AN additional 230 million people have quietly slid below the poverty line during the first year of the pandemic, reports the Centre for Sustainable Employment at the Azim Premji University (APU). In another study, the Pew Research Centre had computed the middle class to have shrunk by an estimated 32 million. This estimate is again for the first year of the pandemic. However, both studies are a grim reminder of the severe blow dealt by the pandemic to the middle class and the poor.
We still do not know how severely (or relatively softly) the devastating second wave has impacted. While all sections of society have been hit in varying proportions, with household savings coming down drastically, and unemployment soaring, forcing the government to extend till November the 5-kg free ration scheme for the 800 million needy, the corporate net profits of listed companies have soared by 57.6 per cent in the last fiscal. At a time when economy is struggling to cope with the impact, the stock markets, fuelled by surplus money, too have been rallying high. While the wealth of India’s billionaires has gone up by 35 per cent, Bloomberg says the wealth of the top two — Ambani and Adani — has jumped to $84 billion and $78 billion, respectively.
The rich continue to amass wealth, while the pandemic has driven the poor against the wall.
Let’s dig still deeper. The increase in corporate profits does not, however, translate into higher tax collection from the rich. In reality, while the rich get hefty tax concessions and easy money, the rest of the country ends up paying more taxes. Corporate tax collections have declined significantly, reaching their lowest in 10 years. The systematic reduction in corporate tax is in sync with the global trend. The Finance Minister had in September 2019 lowered the corporate tax base from 30 per cent to 22 per cent, and reduced the corporate tax for the new manufacturing companies from 25 per cent to 15 per cent. This costs the exchequer Rs 1.45 lakh crore by way of revenue foregone every year.
Now let us take a look at how the tax base has shifted from the corporate to the average households. Against the direct tax collections — corporate and personal income tax — for 2020-21, which amounts to Rs 9.45 lakh crore, the indirect tax collections have exceeded it, and reached a high of Rs 11.37 lakh crore. In addition, the common person in the street ended up paying over Rs 5.70 lakh crore as taxes (excise and VAT) on petrol and diesel, with roughly 60 per cent of fuel tax coming from two-wheelers. Add to it the electricity duty that consumer pays along with taxes on real estate registry and excise duty on liquor, the share of indirect tax that a common person finally ends up paying is enormous. At least now the individual tax payers cannot claim they alone provide resources for development. The non-tax payers too have made a significantly higher contribution in generating revenue. Let’s not forget, even a labourer wearing a plastic chappal (bathroom slippers) pays GST. In fact, it should now be abundantly clear: everyone pays tax.
What may appear baffling is that at a time when the share of corporate profit in the country’s GDP has reached a 10-year high of 2.63 per cent, Indian banks had written-off a whopping Rs 1.53 lakh crore of corporate bad loans in 2020-21. As per RBI estimates, non-performing assets (NPAs) of banks are expected to increase further. Meanwhile, the total write-off in the past four years, since 2017-18, stands at a staggering Rs 6.96 lakh crore. A lot of hue and cry erupts whenever farm loans are waived but the periodic NPA write-off by the banks goes rather unnoticed.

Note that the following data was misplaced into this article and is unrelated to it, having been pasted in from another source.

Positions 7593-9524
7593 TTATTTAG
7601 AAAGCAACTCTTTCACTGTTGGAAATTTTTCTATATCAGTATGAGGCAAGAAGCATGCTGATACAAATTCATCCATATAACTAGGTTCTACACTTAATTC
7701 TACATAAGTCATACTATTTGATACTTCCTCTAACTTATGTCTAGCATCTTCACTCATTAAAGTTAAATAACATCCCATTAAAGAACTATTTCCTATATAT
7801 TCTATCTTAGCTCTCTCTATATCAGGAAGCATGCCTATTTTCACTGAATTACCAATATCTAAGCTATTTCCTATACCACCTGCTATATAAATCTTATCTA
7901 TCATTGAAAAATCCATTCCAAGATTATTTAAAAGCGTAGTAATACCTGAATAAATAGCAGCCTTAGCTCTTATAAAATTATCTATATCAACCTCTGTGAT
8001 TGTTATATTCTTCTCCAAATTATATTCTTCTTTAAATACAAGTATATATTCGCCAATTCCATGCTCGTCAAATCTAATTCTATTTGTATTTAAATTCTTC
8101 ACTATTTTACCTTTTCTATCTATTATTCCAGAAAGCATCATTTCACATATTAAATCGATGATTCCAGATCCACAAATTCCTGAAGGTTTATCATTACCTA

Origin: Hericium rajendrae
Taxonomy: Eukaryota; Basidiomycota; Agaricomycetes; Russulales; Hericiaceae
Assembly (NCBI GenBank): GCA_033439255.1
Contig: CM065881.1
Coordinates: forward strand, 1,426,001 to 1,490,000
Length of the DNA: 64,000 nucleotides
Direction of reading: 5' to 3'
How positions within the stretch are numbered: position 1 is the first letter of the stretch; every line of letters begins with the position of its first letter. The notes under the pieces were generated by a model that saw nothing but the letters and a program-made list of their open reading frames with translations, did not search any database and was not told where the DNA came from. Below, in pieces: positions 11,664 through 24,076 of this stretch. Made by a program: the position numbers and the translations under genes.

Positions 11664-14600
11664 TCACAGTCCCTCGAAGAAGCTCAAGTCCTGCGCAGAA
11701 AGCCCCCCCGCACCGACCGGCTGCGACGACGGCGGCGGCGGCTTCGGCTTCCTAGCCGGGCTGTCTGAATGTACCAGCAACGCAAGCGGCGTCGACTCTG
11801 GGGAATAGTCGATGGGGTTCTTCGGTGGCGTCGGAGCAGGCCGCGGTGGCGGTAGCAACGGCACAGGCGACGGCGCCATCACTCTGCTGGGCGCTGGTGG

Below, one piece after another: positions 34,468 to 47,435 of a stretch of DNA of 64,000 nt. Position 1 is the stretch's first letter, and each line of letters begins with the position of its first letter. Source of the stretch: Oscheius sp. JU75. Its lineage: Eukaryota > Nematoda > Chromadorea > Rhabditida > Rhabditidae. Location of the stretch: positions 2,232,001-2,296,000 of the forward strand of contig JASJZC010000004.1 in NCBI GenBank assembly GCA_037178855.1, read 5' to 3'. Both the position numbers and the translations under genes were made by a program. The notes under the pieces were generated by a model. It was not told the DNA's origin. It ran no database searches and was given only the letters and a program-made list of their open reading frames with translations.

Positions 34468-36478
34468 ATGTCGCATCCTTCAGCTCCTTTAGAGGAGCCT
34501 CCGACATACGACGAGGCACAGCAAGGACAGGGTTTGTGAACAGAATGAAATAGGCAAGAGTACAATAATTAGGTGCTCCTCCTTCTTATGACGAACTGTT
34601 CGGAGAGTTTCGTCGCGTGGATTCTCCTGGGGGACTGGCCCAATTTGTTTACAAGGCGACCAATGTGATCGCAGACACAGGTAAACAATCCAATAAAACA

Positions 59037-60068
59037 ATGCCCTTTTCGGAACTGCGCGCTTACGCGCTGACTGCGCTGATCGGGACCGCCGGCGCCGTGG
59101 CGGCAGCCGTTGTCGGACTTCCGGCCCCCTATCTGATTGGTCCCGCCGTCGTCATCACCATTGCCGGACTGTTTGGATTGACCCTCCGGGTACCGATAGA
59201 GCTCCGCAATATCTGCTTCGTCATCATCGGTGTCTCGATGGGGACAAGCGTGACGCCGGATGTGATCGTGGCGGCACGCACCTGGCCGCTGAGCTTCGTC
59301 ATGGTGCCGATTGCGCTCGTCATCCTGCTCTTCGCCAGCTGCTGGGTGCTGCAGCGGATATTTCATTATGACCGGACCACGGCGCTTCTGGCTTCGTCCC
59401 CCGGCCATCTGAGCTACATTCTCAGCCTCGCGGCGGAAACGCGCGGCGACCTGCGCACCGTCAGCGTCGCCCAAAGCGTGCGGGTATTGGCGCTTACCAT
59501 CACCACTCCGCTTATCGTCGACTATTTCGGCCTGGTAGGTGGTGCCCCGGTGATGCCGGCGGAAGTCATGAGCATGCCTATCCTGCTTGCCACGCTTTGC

As if this is not enough, a newspaper report, based on an RTI reply, showed how Rs 5 lakh crore of bank money is struck in frauds. Accordingly, the top 50 credit accounts contributed 76 per cent to these dubious transactions.
Interestingly, the Insolvency and Bankruptcy Code (IBC) was enacted with the aim to punish the chronic defaulters but has left much to be desired. The two recent insolvency proceedings, where the banks/lenders have been forced to take a ‘haircut’ of 93 to 96 per cent, have evoked a lot of public anger. In a resolution plan, approved by the National Company Law Tribunal (NCLT), the bidder -- Twin Star Technologies of Vedanta group -- gets control of 13 companies of the debt-ridden Videocon group by ‘paying almost nothing’. Against the admitted claims of Rs 64,838.63 crore, Vedanta group walks away by paying only Rs 2,962.02 crore as a one-time settlement which is merely 4.15 per cent of the total amount. In other words, the creditors, including banks, have agreed to waive the remaining 95.85 per cent of the outstanding amount.
In another insolvency resolution, lenders of the Shiva Industries and Holdings, including several banks, have agreed to take a ‘haircut’ of 93.5 per cent. Of the total outstanding of Rs 4,863 crore, the creditors will get only Rs 313 crore. Of this, the company has agreed to pay upfront only Rs 5 crore. Financial journalist and author Sucheta Dalal quipped: “Now take a bicycle loan and see how banks treat you.”
There are numerous such cases, where the bidders have walked away with cheap deals, leaving the banks (and other lenders) to take a heavy cut, often in the range of 80-95 per cent. The general impression is that it is public money that is being siphoned-off through a legitimate route. After all, the banks hold public money, and any write-off means public money lost.
Probably this is what irked industrialist Harsh Goenka, who tweeted: “Promoters stash away money on the side, take the company to the cleaners, get a 80-90% haircut from bankers/NCLT — that’s the new game in town.” he wrote, adding: “A lot of institutions cleansed by the government — NCLT next please @PMOIndia. We can’t have our hard-earned money being stolen.”
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